There are multiple online sentence correction tools nowadays, however, only you are responsible for the quality of your writing. To help you master your grammar and do not rely too much on sentence checkers and fixers, we’ve come up with a list of five tricky mistakes you should avoid.
Mistake #1. Comma in front of “that”
A tricky mistake many people (especially non-native) often make. The rule is that you can put commas before “which,” but not “that.” Let’s have a look at this simple example:
Bad: He’s got a beautiful house, that is located in a good neighborhood.
Good: He’s got a beautiful house, which is located in a good neighborhood.
Important: you can use both “that” and “which,” but you should avoid using commas if the word “that” is critical for your sentence.
Good: He’s got a beautiful house that is located in a good neighborhood.
Mistake #2. Comma splices
A comma splice is a mistake that makes your writing less confident. It arrives when you connect in one sentence two independent clauses and separate them by just a comma with no relevant conjunctions.
You can avoid comma splices in multiple ways:
- Separate your clauses into independent sentences.
- Interesting enough, but while using a comma is a mistake, using a semicolon is totally OK.
- Semicolon plus a transitional word (“however”/“moreover,” etc.) is an even more elegant solution.
- Probably the best thing to do is separating your clauses with coordinating conjunctions (“and”/“but”/etc.).
- Subordinating conjunctions like “although,” “if,” or “since” are totally suitable here as well.
Bad: Jenna is very good at singing, she went to the music school when she was five.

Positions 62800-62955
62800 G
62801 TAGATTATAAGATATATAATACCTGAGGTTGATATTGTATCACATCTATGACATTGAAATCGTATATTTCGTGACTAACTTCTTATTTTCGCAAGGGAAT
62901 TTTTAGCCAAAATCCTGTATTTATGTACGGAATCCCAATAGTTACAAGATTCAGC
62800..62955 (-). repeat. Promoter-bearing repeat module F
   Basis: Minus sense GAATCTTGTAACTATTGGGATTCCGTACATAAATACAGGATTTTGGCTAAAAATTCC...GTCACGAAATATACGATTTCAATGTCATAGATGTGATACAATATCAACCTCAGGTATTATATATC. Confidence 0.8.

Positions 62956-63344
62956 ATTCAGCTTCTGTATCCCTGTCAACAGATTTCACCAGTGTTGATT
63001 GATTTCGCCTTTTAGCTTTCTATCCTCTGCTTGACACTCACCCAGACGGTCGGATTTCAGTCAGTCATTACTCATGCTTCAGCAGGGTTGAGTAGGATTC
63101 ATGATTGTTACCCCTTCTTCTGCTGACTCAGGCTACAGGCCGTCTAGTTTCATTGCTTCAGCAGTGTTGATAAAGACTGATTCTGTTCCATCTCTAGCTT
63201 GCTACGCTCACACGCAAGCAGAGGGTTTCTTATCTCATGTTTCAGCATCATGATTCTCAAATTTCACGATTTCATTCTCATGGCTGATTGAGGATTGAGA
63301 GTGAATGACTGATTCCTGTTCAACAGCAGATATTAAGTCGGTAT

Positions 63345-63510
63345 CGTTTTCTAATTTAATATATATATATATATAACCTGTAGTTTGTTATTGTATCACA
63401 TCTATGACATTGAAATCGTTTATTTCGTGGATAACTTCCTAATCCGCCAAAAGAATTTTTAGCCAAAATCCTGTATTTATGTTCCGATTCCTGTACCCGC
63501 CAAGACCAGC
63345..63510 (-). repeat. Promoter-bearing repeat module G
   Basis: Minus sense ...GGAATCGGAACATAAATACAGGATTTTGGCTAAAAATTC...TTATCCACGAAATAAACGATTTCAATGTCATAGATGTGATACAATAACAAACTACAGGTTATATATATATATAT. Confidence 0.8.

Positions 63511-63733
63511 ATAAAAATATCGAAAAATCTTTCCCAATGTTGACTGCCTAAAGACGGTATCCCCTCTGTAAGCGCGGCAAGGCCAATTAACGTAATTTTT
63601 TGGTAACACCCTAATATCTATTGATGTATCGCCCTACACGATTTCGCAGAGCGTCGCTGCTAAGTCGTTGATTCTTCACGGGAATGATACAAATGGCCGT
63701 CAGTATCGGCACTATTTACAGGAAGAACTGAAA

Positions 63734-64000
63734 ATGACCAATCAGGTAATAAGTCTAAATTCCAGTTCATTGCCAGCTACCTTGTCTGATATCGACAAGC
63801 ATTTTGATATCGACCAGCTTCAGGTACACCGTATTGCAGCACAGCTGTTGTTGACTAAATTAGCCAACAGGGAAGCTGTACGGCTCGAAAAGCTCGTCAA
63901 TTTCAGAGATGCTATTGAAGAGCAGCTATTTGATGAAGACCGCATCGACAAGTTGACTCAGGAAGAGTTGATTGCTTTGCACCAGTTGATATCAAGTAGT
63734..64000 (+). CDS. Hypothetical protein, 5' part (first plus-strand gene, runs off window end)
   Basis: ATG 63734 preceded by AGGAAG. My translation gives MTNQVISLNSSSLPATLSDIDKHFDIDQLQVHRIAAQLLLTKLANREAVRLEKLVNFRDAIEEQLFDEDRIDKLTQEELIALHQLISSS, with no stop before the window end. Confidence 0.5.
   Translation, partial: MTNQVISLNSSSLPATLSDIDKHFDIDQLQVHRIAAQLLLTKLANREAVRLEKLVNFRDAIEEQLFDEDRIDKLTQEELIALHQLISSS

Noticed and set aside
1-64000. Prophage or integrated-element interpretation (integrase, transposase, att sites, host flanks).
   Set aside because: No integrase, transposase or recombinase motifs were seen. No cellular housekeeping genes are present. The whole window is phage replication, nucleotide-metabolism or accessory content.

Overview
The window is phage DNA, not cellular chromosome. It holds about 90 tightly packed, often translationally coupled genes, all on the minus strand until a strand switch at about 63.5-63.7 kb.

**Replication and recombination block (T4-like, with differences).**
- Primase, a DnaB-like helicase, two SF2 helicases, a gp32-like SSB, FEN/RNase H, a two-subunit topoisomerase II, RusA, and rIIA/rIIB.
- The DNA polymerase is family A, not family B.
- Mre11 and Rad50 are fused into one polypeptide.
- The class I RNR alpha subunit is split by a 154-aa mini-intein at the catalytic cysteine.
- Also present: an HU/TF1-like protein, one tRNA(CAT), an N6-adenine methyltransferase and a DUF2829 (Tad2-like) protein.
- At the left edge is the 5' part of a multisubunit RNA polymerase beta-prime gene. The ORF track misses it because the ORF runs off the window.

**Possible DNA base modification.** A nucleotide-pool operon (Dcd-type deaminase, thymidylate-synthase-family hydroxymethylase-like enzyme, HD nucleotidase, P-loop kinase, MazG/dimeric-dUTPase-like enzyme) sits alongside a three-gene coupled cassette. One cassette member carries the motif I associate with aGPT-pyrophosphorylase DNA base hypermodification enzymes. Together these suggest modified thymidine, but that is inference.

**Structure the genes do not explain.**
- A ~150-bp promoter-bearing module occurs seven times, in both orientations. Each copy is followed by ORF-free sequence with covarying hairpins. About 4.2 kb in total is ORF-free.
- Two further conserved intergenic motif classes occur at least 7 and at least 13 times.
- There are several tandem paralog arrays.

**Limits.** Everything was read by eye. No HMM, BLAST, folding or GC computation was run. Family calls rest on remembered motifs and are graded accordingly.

Good: Jenna is very good at singing. She went to music school when she was five.
Mistake #3. “Or” instead of “nor” with “neither”
This mistake is quite tricky to spot and avoid. The standard rule is that if you have “neither” in your sentence, you should use “nor.”
Bad: I like neither burgers or ketchup
Good: I like neither burgers nor ketchup
Also, you can use “nor” if you’re describing more than two objects. However, in such case, you need to put “nor” after each item.
Good: I like neither burgers nor ketchup nor mustard.
Mistake #4. A missing comma after an introductory element
You should put a comma after an introductory word, phrase, or clause. Usually, the introductory word in the sentence is an adverb. Using a comma gives the reader a slight pause after the introduction, which makes it easier to understand the writing.
Bad: Meanwhile the boy went outside to play football.
Good: Meanwhile, the boy went outside to play football.
Mistake #5. Whether vs. If
In English, you use “whether” when you describe a situation where there are two or more alternatives, while ‘if’ is used to express a condition with no other options at all. Remember the difference, and you will always be correct when solving “whether/if” puzzle.
Good: I don’t know whether I will go on vacation this year. (Two possible scenarios: the person either will go on vacation or stay in the city).
Good: I will go on vacation if I get the bonus. (I.e., no vacation if no bonus received – the only possible scenario).